On Jan. 12, The New York Times ran a business feature on the new, supposedly subdued Washington Post . The subheadline: “Seeking ‘Cruising Speed,’ Washington Post Editors Prefer Stability to Sizzle.” Many at The Post detected a patronizing tone in the article-that the Washington paper was a nice, successful city paper, but when it came to breaking news of national import, the days of Watergate were long gone.
Revenge came quickly. On Jan. 21, The Washington Post became the first mainstream media outlet to follow the Drudge Report in breaking news of the Monica Lewinsky-Bill Clinton tangle, followed quickly by the Los Angeles Times and ABC radio. The Times was nowhere to be found.
“I’m sorry to say that we were flatfooted Wednesday morning,” said Times executive editor Joe Lelyveld. The Times did not pick up on the “hint,” as Mr. Lelyveld put it, in either the original Drudge Report item on Jan. 17 about Newsweek holding its story, or the mention of it the next morning on ABC’s This Week. “We should have, and we didn’t,” he said. “The people who missed these signals know who they are and aren’t going to do it again,” he added. Mr. Lelyveld declined to name names.
Although one Times reporter claimed the sexual details of the story made the paper “a little queasy,” Mr. Lelyveld disputed that take. “We made a deliberate choice back when the Troopergate thing happened not to be aggressive on Clinton’s Arkansas philandering … partly because the country had voted on it,” he said. “We have a distaste for investigating consensual sex. But it was always clear that given his alleged history, reckless philandering in the White House would be a story.”
Mr. Lelyveld said he thought that by Jan. 23 The Times was up to speed. Since then, he said, it has broken several stories, including the Jan. 27 article about Ms. Lewinsky’s late December meeting with President Clinton.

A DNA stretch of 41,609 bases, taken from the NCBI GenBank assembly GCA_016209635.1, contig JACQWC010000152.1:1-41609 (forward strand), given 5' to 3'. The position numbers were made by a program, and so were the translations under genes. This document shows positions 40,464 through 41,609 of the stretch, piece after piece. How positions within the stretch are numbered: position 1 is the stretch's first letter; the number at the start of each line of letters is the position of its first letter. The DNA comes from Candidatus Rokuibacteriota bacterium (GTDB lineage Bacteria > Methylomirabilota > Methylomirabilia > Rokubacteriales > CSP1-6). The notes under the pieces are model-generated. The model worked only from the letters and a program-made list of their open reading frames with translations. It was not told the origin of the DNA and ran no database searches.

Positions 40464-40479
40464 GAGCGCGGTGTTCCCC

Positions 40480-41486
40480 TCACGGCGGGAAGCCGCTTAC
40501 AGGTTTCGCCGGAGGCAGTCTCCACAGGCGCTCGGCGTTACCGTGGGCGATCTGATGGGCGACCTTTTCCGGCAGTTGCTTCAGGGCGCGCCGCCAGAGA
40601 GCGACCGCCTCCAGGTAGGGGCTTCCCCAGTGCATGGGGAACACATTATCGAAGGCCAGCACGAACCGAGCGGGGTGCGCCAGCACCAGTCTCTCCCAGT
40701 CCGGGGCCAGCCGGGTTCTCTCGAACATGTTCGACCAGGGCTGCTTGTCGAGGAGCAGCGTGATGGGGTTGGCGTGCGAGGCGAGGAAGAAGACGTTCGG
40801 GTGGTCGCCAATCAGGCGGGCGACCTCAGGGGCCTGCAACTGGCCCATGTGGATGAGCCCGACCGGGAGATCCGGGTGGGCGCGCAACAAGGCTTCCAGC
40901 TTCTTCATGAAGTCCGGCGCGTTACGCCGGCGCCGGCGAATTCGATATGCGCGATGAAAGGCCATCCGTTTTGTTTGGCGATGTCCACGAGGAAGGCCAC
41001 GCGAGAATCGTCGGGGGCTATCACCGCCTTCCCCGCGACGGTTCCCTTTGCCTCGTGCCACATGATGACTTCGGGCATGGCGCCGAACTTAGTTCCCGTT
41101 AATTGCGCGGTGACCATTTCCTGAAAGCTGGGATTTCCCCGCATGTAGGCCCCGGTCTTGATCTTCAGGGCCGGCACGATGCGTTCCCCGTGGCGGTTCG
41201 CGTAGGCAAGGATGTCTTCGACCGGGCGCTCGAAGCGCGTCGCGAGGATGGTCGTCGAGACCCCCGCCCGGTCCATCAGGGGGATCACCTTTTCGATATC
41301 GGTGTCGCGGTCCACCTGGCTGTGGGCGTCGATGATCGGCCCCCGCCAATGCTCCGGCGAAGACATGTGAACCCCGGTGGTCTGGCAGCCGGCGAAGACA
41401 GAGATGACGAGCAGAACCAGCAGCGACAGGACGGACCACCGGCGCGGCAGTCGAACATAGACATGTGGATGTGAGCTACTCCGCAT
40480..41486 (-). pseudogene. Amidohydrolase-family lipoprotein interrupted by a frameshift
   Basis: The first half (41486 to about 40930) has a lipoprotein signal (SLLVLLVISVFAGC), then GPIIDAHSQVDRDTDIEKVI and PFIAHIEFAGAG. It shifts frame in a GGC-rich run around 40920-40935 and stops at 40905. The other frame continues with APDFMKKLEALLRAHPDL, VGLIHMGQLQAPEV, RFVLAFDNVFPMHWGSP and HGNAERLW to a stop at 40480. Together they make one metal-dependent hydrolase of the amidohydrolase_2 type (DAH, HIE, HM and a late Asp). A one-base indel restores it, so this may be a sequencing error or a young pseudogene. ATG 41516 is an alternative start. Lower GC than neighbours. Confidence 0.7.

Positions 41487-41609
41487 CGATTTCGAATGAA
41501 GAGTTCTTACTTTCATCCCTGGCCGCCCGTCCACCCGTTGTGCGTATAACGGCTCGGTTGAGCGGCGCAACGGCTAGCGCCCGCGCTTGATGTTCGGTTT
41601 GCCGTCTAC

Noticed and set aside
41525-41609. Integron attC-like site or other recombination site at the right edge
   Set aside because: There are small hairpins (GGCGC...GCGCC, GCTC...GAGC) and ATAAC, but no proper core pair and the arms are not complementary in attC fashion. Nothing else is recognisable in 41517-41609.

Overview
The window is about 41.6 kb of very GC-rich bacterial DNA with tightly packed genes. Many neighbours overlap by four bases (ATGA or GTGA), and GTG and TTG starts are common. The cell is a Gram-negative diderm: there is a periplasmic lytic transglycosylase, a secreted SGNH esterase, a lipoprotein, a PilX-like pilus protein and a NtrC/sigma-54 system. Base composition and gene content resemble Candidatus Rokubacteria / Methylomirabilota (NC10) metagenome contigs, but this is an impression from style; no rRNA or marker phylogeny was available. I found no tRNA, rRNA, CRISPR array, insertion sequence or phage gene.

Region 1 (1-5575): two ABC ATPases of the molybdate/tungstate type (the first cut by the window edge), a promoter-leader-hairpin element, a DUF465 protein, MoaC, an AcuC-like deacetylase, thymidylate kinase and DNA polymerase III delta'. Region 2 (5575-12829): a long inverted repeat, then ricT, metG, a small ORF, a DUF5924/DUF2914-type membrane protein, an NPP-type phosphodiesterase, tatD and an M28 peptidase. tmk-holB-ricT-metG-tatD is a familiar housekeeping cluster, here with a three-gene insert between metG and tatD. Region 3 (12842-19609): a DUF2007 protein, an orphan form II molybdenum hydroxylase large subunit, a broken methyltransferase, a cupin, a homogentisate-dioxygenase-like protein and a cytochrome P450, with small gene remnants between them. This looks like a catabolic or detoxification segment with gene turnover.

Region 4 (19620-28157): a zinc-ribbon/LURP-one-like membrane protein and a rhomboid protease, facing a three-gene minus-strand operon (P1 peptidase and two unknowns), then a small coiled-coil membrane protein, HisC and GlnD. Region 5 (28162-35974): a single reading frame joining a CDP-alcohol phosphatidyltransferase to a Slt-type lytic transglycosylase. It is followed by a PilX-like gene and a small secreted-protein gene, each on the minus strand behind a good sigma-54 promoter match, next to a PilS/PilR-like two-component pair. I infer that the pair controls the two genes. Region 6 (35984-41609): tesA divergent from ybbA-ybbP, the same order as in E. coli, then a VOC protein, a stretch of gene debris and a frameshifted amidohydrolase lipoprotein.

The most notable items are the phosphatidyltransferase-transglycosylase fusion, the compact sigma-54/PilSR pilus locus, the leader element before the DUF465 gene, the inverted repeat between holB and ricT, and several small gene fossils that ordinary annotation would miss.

Nonetheless, The Washington Post has owned this story more than any other newspaper in the country, and the feeding frenzy that has accompanied the scoops has resulted in some celebration. Ben Bradlee, the executive editor during Watergate who passed on his mantle to Leonard Downie seven years ago, dropped by the newsroom on Jan. 21. He headed over to Mr. Downie’s office on the fifth floor, where the executive editor was meeting with managing editor Robert G. Kaiser. Outside the glass partition separating the office from the newsroom, Mr. Bradlee held up a sheet of paper, upon which he had written one word: “Sizzle!”
“He gave us a big thumbs up, and we felt good,” said Mr. Kaiser.
The Times article on his paper was “no big deal,” insisted Mr. Kaiser, who still couldn’t resist a friendly jab. “I confess, it was great fun to read in the Sunday Times all the stories we had run in our Friday and Saturday papers.”
Of all the players to appear in the first act of the latest Presidential tragicomedy, Vernon Jordan-Clinton confidant, grade-A schmoozer and media executive buddy-has received the most gentle handling by his friends in the Beltway press corps. Indeed, some have gone out of their way to practically absolve him of any alleged misdeeds.
Roger Cossack, of CNN’s Burden of Proof , spent part of the Jan. 22 show offering up puffball questions that were more like encomiums. “Vernon Jordan is a man, like Caesar’s wife, above and beyond reproach,” Mr. Cossack said while posing a question to Martin Pollner, a former deputy associate attorney general. “And when he gets up and says, ‘Look, I spoke to her and this is what she said,’ it’s almost like, you know, hearing the absolute truth.”
The Wall Street Journal ‘s Al Hunt quickly rushed to his longtime friend’s defense, popping up on Nightline and other TV venues, and writing in his regular Thursday column on Jan. 22 that “even some Washingtonians who felt the story could be the end of this President didn’t believe the published charge against Mr. Jordan, an exceedingly careful and cautious lawyer.” During his TV appearances, Mr. Hunt neglected to mention that Mr. Jordan is also a director of Dow Jones & Company, which just happens to own the paper; the connection was made in the newspaper.
Similar sentiments were echoed the same day by Tim Russert and Tom Brokaw, also friends of Mr. Jordan, when NBC broke into regular programming. That afternoon, Chip Reid, a White House correspondent for NBC’s weekend newscasts, showed up on MSNBC to tell viewers that he had just gotten off the phone with a Washington power broker who’d been on the phone with other Washington power brokers all day. Their verdict: Mr. Jordan could never do such a terrible thing as coaching someone to lie.